What I found appealing about his writing is that Bill Gates, himself a successful business man and philanthropist, feels what pushes humans to greatness is the application of "creativity, perseverance, and optimism."

No matter if you are an inventor, business person, sales person, home-maker or artist – CREATE, PERSEVER and MAINTAIN OPTIMISM!

Good words for a Friday to take you into the weekend.

Herschel

From The Gatesnotes – www.thegatesnotes.com

America’s Greatest Inventor
October 08, 2013
By Bill Gates

I love learning about history, especially the history of innovation. I recently got to write the foreword for Edison and the Rise of Innovation, a new book about one of the great inventors ever. I thought I would share the foreword with you, along with a few photos of some of the Edison-related items I’m lucky enough to own.

Foreword

There’s no question in my mind that one of America’s greatest gifts to the world is our capacity for innovation. From light bulbs and telephones to vaccines and microprocessors, our inventions and ideas have improved the lives—and even saved the lives—of countless people around the globe.

In the pantheon of American innovation, Thomas Edison holds a unique place. He became a symbol of American ingenuity and the conviction that inspiration and perspiration could lead to remarkable things.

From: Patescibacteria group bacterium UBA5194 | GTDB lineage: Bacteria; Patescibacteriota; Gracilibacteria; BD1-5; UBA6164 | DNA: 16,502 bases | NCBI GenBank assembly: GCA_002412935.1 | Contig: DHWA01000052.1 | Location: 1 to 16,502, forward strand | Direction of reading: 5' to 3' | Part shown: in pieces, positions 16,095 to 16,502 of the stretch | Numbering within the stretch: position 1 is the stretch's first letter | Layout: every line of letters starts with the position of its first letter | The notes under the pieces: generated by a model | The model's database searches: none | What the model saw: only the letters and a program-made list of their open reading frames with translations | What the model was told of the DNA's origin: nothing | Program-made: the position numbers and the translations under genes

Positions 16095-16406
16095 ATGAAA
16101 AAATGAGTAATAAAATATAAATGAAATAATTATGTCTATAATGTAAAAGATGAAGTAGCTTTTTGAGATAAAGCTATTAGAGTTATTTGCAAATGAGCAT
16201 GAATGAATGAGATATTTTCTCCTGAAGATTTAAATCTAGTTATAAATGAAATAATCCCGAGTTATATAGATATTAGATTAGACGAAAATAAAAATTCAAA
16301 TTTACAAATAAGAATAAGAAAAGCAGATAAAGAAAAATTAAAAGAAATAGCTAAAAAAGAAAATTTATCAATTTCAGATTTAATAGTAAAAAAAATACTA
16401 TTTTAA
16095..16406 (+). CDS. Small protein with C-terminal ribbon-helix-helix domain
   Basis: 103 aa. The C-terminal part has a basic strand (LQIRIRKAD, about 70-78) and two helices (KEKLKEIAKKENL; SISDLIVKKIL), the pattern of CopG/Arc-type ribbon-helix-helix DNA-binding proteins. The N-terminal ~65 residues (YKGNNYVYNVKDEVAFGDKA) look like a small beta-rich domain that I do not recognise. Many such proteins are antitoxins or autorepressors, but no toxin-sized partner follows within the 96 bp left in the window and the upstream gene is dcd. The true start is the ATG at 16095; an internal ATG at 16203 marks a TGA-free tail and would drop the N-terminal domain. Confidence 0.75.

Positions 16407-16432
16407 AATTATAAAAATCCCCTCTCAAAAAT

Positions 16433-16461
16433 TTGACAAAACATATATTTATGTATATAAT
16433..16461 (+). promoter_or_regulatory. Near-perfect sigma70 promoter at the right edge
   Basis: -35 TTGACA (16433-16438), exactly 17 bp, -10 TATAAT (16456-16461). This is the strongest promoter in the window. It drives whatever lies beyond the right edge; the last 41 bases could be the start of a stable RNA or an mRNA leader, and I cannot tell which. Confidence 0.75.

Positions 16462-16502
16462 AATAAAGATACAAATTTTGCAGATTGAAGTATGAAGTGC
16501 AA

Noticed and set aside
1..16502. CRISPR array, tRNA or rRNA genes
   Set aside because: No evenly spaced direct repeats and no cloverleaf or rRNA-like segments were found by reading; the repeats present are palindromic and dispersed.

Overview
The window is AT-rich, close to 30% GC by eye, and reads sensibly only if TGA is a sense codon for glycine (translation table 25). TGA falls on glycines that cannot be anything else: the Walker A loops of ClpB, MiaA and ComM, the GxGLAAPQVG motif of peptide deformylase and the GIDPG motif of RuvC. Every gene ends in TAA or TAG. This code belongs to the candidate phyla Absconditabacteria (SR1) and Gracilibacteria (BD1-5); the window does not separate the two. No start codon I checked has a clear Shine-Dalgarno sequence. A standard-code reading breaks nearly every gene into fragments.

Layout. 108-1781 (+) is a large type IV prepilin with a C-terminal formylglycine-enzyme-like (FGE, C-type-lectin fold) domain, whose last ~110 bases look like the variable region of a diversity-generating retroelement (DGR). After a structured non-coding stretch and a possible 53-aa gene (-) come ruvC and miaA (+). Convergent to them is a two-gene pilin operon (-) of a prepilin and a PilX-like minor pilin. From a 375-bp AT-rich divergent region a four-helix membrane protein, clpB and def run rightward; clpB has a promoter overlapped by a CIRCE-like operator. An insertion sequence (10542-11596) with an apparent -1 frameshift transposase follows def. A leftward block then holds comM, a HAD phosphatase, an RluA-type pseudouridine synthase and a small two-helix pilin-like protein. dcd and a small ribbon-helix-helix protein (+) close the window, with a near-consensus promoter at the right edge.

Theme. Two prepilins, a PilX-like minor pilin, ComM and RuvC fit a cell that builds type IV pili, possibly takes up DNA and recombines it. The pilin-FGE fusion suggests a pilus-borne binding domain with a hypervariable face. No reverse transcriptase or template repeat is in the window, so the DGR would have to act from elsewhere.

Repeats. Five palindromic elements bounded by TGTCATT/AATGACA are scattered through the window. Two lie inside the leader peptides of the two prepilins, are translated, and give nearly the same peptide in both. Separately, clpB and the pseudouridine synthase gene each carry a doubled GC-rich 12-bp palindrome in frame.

In this 1885 sketch, Edison notes some ideas for improving the incandescent light bulb.

He certainly has been an inspiration to me in my career. I’m lucky enough to own a few pieces of Edison memorabilia, including his sketch of an idea for improving the incandescent light bulb and some papers on finding a substitute for rubber. Looking at this work, it’s easy to see a creative mind continually trying to refine and improve his ideas.

Obviously, Edison’s inventions were revolutionary. But as this book makes clear, the way he worked was also crucial for his success. For example, Edison consciously built on ideas from predecessors as well as contemporaries. And just as important, he assembled a team of people—engineers, chemists, mathematicians, and machinists—that he trusted and empowered to carry out his ideas. Names like Batchelor and Kruesi may not be famous today, but without their contributions, Edison might not be either.